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Londoners cram buses as Tube strike begins

 The bicycle-sharing operation at London’s Waterloo stop drew additional customers during Tuesday’s strike by subway workers protesting plans to close ticket offices.

AP

The bicycle-sharing operation at London’s Waterloo stop drew additional customers during Tuesday’s strike by subway workers protesting plans to close ticket offices.

LONDON — Londoners struggled to get to work as a 48-hour subway strike led to cancellations and delays that pushed commuters to compete for bus seats and rental bikes.

The walkout called by the Rail, Maritime, and Transport Workers union over job cuts and ticket-office closures began at 9 p.m. Monday and is slated to continue through Wednesday evening, with a 72-hour walkout planned for next week.

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London Underground, which runs the Tube, as the network is known, kept most lines running at reduced service levels, and many stations flagged as likely to close were open for travel. At the same time, roads were snarled with traffic and pavements more crowded than usual as regular subway travelers made alternative plans.

‘‘The action has gone ahead and is solidly supported,’’ Mick Cash, the union’s acting general secretary, said in a statement, adding that the strike would have been suspended had London Underground ‘‘responded positively to our proposal to halt the ticket office closures and job cuts.’’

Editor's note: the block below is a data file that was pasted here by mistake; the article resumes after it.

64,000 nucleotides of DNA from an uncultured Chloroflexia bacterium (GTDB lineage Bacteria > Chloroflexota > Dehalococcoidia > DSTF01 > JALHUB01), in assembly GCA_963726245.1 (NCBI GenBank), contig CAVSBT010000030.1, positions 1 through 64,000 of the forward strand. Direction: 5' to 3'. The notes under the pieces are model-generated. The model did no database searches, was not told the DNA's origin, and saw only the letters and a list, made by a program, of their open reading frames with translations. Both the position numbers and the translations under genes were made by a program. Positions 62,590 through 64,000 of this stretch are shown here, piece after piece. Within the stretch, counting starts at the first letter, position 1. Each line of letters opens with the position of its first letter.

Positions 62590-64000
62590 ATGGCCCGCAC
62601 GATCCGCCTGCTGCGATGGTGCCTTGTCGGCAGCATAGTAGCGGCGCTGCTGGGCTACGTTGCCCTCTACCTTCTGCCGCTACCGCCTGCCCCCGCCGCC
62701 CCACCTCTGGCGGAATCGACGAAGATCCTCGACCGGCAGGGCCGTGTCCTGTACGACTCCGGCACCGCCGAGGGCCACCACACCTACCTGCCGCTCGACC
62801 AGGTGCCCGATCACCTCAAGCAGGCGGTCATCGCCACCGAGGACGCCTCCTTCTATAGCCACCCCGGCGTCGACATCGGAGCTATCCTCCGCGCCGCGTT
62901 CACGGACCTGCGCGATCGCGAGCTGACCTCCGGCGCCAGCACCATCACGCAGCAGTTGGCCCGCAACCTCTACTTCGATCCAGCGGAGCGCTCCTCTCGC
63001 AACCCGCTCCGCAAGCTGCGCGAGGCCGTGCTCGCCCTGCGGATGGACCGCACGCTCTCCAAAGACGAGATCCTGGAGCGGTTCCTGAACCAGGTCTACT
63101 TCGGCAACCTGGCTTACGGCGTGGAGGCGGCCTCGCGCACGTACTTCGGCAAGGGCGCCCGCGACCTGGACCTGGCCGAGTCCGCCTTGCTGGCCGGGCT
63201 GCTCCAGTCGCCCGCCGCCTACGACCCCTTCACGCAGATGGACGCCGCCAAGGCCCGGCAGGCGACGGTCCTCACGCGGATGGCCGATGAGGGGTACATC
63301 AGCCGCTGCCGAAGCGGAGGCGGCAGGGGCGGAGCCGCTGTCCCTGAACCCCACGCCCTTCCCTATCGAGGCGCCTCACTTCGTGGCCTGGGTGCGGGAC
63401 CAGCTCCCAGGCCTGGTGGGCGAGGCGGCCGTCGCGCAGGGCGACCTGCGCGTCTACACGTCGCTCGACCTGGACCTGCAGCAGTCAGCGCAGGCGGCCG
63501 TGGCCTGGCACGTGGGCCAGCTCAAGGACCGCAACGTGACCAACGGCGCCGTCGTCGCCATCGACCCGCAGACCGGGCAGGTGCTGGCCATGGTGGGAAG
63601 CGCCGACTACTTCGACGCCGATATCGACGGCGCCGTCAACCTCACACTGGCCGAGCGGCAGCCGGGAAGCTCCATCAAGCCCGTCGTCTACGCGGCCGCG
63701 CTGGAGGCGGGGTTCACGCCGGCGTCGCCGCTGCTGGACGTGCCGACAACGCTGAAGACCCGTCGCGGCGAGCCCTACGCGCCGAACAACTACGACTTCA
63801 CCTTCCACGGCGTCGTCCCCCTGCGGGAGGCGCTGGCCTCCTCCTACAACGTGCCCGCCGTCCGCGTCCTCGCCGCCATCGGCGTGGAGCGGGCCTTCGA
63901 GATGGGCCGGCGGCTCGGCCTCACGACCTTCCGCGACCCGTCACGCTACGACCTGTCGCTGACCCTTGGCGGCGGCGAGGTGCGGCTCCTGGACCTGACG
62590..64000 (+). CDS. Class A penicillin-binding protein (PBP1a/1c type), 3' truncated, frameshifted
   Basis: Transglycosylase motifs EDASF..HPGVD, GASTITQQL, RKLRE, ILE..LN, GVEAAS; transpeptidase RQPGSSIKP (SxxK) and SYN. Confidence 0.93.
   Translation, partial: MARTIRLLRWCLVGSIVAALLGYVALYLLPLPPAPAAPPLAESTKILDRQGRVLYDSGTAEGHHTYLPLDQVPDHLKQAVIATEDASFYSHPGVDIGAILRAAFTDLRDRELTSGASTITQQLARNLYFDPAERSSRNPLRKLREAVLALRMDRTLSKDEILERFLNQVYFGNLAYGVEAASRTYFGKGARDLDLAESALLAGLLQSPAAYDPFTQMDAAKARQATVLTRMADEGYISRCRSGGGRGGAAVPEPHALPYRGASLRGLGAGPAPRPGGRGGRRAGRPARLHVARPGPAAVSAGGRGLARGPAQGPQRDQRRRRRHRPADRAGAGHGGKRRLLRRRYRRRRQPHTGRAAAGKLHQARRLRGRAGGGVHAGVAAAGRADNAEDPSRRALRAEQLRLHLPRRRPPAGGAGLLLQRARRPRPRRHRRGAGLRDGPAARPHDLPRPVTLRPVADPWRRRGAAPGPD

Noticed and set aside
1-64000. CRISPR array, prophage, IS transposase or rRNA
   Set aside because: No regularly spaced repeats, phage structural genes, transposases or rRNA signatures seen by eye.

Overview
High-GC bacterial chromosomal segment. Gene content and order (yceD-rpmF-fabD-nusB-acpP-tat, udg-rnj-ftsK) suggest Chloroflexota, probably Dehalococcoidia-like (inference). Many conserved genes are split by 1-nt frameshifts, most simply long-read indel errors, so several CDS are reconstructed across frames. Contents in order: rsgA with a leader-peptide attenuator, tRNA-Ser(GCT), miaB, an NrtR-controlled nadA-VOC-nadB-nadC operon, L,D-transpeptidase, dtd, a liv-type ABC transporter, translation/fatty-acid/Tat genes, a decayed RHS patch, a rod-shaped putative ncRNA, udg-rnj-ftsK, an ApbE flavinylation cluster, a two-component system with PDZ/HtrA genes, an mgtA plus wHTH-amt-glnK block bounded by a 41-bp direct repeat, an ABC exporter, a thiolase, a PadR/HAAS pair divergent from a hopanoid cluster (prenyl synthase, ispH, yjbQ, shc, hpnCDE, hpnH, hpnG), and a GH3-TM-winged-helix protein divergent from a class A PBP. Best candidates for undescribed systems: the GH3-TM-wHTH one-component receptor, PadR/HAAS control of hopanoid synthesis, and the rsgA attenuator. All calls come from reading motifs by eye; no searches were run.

The Tube handles more than 3 million journeys a day, with 57,000 people using the Waterloo station alone during the three-hour morning peak, according to Transport for London, the city’s transit agency. The current strike was called after the union halted the second of two February walkouts in response to an offer of talks, but no agreement was reached.

Trains ran on nine of 11 Tube routes Tuesday morning, with the Circle and Waterloo & City lines shut, transit agency officials said.

Commuters avoiding the subway squeezed onto surface trains, which ran as normal, while a record 7,961 buses were operating, 266 more than usual, including 40 vehicles previously taken out of service, Transport for London said.

Many passengers at London’s Heathrow Airport, the busiest in Europe, avoided the Tube by traveling by cab, while private taxi operator Addison Lee reported surging demand.

Demand for the 10,000 bicycles available for hire across the capital rose more than 50 percent during the February strike, and some users struggled to find open docking stations Tuesday.

‘‘That’s the huge problem,’’ said Thomas Zhu, a consultant at Ernst & Young LLP who had switched to pedal power from his usual commute on the Tube’s Northern Line.

While Zhu said he’s sympathetic toward striking workers seeking to save employment, Mayor Boris Johnson of London called the walkout ‘‘pointless,’’ and Prime Minister David Cameron said the level of disruption was ‘‘unacceptable.’’

No job cuts will be compulsory and wages will not be reduced, according to Mike Brown, managing director of London Underground.

The strike aims to stop ‘‘savage, cash-led attacks on jobs, services and safety,’’ the RMT union said.

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